Dr. Zahir’s dilemma: money and morals in India’s private medical networks


Public health experts often describe care in India’s private sector as ‘chaotic,’ ‘substandard,’ ‘profit-driven,’ and ‘arbitrary.’ Discourse tends to focus on the ‘predatory behavior’ of doctors who demand consultation fees and kickbacks for everything from medicine, to laboratory tests, to specialist referrals, and even hospital stays. These practices are ethnographically observable. However, this discourse does not take into account the multiple uncertainties, ethical complexity, and personal relationships involved in providing care in exchange for money in a setting of scarce personal and public resources. Situated at the very end of a value chain designed to make money from health, or the lack thereof, private physicians find themselves embroiled in moral peril. In this article, I engage what it means to make a livelihood in a context such as this by considering the economic, moral, and epistemic practices that physicians and their patients use to create and evaluate the value of pharmaceuticals in Mumbai’s slums. Based on over a year of clinic ethnography and interviews with family physicians, specialists, pharmacists, and pharmaceutical wholesalers, I trace how physicians manage the effects of a pharmaceutical value chain that produces profit by fulfilling patient’s health needs and desires.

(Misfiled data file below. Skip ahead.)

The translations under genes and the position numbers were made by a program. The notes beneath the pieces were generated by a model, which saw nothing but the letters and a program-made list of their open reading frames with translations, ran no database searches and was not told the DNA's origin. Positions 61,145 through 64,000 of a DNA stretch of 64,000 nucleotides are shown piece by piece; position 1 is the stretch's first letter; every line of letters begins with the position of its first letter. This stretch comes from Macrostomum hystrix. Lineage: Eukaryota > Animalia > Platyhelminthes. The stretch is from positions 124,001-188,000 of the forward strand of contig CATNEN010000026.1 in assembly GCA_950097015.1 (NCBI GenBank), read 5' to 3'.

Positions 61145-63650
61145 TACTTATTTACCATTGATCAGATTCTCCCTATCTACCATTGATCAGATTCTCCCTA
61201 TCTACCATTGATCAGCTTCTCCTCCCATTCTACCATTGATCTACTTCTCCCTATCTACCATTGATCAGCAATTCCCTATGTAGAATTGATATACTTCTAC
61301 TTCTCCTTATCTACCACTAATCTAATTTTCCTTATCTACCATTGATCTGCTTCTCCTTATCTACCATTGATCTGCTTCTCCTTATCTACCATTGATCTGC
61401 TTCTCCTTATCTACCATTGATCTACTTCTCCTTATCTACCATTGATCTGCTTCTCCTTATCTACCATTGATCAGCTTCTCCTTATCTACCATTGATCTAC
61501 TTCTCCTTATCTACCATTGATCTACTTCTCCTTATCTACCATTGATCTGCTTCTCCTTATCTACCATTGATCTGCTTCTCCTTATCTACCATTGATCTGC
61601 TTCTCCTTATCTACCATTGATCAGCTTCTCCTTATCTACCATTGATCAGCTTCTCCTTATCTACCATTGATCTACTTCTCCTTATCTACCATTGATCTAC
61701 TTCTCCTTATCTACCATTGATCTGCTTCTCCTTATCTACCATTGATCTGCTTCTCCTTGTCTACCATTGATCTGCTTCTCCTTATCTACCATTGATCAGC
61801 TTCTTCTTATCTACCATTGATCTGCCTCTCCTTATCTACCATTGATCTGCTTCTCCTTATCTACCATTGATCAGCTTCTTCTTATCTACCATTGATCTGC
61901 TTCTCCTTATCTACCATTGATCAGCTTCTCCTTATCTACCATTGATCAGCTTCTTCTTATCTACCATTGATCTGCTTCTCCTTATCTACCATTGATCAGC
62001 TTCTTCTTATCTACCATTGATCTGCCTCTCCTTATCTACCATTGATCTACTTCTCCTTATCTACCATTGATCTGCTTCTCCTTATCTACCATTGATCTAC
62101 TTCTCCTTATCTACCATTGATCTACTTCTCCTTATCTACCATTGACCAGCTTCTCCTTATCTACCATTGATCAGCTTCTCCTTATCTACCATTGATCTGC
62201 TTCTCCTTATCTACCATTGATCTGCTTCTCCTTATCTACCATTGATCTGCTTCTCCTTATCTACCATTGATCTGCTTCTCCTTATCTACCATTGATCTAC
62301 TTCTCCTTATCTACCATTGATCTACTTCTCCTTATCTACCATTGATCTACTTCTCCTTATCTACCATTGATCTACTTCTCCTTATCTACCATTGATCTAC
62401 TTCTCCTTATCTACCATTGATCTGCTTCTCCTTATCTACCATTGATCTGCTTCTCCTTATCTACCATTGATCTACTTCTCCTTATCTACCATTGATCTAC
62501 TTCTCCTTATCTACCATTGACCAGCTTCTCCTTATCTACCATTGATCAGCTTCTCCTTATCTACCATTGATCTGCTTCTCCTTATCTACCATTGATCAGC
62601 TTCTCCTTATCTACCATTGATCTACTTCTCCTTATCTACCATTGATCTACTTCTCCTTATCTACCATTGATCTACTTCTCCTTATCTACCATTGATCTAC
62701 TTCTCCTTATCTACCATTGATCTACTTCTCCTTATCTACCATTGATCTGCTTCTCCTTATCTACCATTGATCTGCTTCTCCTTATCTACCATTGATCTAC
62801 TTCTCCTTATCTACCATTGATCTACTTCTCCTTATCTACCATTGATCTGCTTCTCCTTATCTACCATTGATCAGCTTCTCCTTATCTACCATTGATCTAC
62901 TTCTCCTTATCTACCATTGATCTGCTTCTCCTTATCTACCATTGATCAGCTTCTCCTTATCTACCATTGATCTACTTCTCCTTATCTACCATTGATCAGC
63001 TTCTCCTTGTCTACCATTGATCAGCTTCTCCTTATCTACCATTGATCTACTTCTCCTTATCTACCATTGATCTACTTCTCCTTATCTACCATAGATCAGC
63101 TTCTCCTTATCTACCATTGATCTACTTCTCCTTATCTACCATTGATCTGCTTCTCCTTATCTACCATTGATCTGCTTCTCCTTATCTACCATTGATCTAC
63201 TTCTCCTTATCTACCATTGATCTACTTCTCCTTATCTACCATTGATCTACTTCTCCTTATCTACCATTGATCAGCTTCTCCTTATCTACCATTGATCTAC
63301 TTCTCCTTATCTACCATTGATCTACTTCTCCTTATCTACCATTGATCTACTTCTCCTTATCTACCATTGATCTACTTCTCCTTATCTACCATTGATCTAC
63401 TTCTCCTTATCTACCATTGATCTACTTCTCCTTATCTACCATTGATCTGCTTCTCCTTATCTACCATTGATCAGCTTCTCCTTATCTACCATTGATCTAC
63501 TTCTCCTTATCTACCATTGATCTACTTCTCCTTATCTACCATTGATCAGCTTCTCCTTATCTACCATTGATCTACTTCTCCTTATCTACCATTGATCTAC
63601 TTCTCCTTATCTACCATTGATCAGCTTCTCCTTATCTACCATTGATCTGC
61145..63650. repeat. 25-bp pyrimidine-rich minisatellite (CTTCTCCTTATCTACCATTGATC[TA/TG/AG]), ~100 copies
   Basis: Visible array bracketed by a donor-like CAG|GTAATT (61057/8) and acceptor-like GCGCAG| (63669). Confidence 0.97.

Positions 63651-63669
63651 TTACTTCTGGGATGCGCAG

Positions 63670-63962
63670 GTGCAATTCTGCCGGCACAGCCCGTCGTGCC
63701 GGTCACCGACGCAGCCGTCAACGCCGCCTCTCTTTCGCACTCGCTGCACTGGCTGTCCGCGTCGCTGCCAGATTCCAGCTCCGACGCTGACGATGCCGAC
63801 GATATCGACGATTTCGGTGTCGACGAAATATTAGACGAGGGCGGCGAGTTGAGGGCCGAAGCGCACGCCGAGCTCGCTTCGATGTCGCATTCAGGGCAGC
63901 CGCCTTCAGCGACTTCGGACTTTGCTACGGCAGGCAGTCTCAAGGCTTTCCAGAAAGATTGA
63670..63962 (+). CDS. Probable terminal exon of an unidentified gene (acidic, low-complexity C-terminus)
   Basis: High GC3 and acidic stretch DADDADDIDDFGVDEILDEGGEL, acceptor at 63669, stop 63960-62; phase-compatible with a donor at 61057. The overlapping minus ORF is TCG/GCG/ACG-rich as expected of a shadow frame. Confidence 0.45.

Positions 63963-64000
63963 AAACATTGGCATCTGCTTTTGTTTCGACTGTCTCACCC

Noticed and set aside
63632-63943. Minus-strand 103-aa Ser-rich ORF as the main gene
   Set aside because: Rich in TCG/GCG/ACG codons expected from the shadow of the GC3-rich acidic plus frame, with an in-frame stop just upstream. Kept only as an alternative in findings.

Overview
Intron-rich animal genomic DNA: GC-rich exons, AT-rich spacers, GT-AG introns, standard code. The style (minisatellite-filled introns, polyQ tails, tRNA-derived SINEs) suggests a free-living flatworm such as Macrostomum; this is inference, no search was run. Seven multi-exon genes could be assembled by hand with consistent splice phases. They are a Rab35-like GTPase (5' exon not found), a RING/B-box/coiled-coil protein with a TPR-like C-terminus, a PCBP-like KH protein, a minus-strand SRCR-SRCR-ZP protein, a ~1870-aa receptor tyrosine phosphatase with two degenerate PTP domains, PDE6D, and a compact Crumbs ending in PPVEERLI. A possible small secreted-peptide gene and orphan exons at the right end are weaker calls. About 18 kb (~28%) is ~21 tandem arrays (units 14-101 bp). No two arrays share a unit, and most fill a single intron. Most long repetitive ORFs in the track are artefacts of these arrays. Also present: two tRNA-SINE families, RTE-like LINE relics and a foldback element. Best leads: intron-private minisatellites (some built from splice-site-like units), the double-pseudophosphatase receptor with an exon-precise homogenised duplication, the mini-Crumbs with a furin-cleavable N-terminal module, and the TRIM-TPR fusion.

McDowell, A. (2021). Dr. Zahir’s dilemma: money and morals in India’s private medical networks. BioSocieties, 1-24.
Geographies India

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